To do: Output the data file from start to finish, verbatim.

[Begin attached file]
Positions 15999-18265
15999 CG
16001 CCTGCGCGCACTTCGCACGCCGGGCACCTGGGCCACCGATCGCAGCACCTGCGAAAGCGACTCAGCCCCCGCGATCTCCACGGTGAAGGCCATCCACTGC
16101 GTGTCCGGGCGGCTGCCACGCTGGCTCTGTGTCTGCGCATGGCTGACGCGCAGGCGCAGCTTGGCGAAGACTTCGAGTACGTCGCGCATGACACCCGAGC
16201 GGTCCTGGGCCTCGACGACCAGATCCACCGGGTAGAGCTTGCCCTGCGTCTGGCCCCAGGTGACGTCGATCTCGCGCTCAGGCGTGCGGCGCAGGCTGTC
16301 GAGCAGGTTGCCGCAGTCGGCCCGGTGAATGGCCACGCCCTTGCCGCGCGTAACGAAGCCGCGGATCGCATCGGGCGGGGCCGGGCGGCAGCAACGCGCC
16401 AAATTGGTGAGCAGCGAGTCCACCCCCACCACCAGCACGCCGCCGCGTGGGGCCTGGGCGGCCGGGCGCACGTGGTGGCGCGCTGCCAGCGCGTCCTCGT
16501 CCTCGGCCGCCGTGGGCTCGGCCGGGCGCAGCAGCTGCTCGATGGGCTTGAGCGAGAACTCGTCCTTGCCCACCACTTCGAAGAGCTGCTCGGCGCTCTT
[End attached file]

Positions 15999-18265
15999 CG
16001 CCTGCGCGCACTTCGCACGCCGGGCACCTGGGCCACCGATCGCAGCACCTGCGAAAGCGACTCAGCCCCCGCGATCTCCACGGTGAAGGCCATCCACTGC
16101 GTGTCCGGGCGGCTGCCACGCTGGCTCTGTGTCTGCGCATGGCTGACGCGCAGGCGCAGCTTGGCGAAGACTTCGAGTACGTCGCGCATGACACCCGAGC
16201 GGTCCTGGGCCTCGACGACCAGATCCACCGGGTAGAGCTTGCCCTGCGTCTGGCCCCAGGTGACGTCGATCTCGCGCTCAGGCGTGCGGCGCAGGCTGTC
16301 GAGCAGGTTGCCGCAGTCGGCCCGGTGAATGGCCACGCCCTTGCCGCGCGTAACGAAGCCGCGGATCGCATCGGGCGGGGCCGGGCGGCAGCAACGCGCC
16401 AAATTGGTGAGCAGCGAGTCCACCCCCACCACCAGCACGCCGCCGCGTGGGGCCTGGGCGGCCGGGCGCACGTGGTGGCGCGCTGCCAGCGCGTCCTCGT
16501 CCTCGGCCGCCGTGGGCTCGGCCGGGCGCAGCAGCTGCTCGATGGGCTTGAGCGAGAACTCGTCCTTGCCCACCACTTCGAAGAGCTGCTCGGCGCTCTT